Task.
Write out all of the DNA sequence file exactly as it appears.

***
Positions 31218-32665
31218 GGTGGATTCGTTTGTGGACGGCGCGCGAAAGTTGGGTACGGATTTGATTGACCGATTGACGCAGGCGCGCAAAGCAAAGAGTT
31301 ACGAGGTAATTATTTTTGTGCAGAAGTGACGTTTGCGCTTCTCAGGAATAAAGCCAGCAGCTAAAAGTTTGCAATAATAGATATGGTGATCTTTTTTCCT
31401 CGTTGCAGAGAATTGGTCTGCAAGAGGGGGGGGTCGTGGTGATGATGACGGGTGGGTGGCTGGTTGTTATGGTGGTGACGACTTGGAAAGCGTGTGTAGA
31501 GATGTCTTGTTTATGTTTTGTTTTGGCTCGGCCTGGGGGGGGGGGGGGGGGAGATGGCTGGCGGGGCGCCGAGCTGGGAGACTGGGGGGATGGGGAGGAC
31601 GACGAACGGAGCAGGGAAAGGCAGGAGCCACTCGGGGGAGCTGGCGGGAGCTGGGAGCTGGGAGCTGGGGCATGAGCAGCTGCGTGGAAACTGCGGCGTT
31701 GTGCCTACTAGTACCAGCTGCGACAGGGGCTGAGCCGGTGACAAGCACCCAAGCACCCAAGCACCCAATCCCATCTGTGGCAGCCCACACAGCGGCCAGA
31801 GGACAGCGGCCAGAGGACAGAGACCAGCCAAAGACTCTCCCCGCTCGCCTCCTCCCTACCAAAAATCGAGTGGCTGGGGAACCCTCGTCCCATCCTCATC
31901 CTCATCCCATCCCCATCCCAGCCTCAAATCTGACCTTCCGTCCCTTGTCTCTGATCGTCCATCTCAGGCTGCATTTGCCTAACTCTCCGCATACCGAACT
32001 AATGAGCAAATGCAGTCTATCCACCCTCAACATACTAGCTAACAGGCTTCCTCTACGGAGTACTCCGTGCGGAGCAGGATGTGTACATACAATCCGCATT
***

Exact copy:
Positions 31218-32665
31218 GGTGGATTCGTTTGTGGACGGCGCGCGAAAGTTGGGTACGGATTTGATTGACCGATTGACGCAGGCGCGCAAAGCAAAGAGTT
31301 ACGAGGTAATTATTTTTGTGCAGAAGTGACGTTTGCGCTTCTCAGGAATAAAGCCAGCAGCTAAAAGTTTGCAATAATAGATATGGTGATCTTTTTTCCT
31401 CGTTGCAGAGAATTGGTCTGCAAGAGGGGGGGGTCGTGGTGATGATGACGGGTGGGTGGCTGGTTGTTATGGTGGTGACGACTTGGAAAGCGTGTGTAGA
31501 GATGTCTTGTTTATGTTTTGTTTTGGCTCGGCCTGGGGGGGGGGGGGGGGGAGATGGCTGGCGGGGCGCCGAGCTGGGAGACTGGGGGGATGGGGAGGAC
31601 GACGAACGGAGCAGGGAAAGGCAGGAGCCACTCGGGGGAGCTGGCGGGAGCTGGGAGCTGGGAGCTGGGGCATGAGCAGCTGCGTGGAAACTGCGGCGTT
31701 GTGCCTACTAGTACCAGCTGCGACAGGGGCTGAGCCGGTGACAAGCACCCAAGCACCCAAGCACCCAATCCCATCTGTGGCAGCCCACACAGCGGCCAGA
31801 GGACAGCGGCCAGAGGACAGAGACCAGCCAAAGACTCTCCCCGCTCGCCTCCTCCCTACCAAAAATCGAGTGGCTGGGGAACCCTCGTCCCATCCTCATC
31901 CTCATCCCATCCCCATCCCAGCCTCAAATCTGACCTTCCGTCCCTTGTCTCTGATCGTCCATCTCAGGCTGCATTTGCCTAACTCTCCGCATACCGAACT
32001 AATGAGCAAATGCAGTCTATCCACCCTCAACATACTAGCTAACAGGCTTCCTCTACGGAGTACTCCGTGCGGAGCAGGATGTGTACATACAATCCGCATT